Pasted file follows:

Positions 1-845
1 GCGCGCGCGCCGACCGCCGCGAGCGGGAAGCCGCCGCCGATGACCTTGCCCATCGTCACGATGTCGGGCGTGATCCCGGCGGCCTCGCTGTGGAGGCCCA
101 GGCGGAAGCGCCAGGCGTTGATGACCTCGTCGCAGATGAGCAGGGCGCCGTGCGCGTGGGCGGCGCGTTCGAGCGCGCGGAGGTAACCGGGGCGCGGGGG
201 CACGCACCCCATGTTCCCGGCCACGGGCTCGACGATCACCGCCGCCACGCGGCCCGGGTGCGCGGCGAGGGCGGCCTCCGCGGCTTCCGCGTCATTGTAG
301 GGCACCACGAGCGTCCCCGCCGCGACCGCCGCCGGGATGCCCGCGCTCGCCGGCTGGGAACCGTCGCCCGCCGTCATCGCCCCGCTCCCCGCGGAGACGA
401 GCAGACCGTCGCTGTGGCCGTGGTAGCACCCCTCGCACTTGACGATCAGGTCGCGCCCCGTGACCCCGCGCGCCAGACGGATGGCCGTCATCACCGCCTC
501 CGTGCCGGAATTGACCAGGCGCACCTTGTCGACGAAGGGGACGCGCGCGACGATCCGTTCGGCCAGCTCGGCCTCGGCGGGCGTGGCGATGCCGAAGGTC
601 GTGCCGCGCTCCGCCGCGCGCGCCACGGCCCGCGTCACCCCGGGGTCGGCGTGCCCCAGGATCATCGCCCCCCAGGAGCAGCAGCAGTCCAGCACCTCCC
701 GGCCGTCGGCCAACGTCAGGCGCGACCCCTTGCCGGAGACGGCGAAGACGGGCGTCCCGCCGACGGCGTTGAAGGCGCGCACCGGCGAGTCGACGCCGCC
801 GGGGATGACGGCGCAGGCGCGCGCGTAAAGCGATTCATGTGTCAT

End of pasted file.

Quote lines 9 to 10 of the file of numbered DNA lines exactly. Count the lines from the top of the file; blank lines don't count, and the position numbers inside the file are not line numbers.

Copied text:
701 GGCCGTCGGCCAACGTCAGGCGCGACCCCTTGCCGGAGACGGCGAAGACGGGCGTCCCGCCGACGGCGTTGAAGGCGCGCACCGGCGAGTCGACGCCGCC
801 GGGGATGACGGCGCAGGCGCGCGCGTAAAGCGATTCATGTGTCAT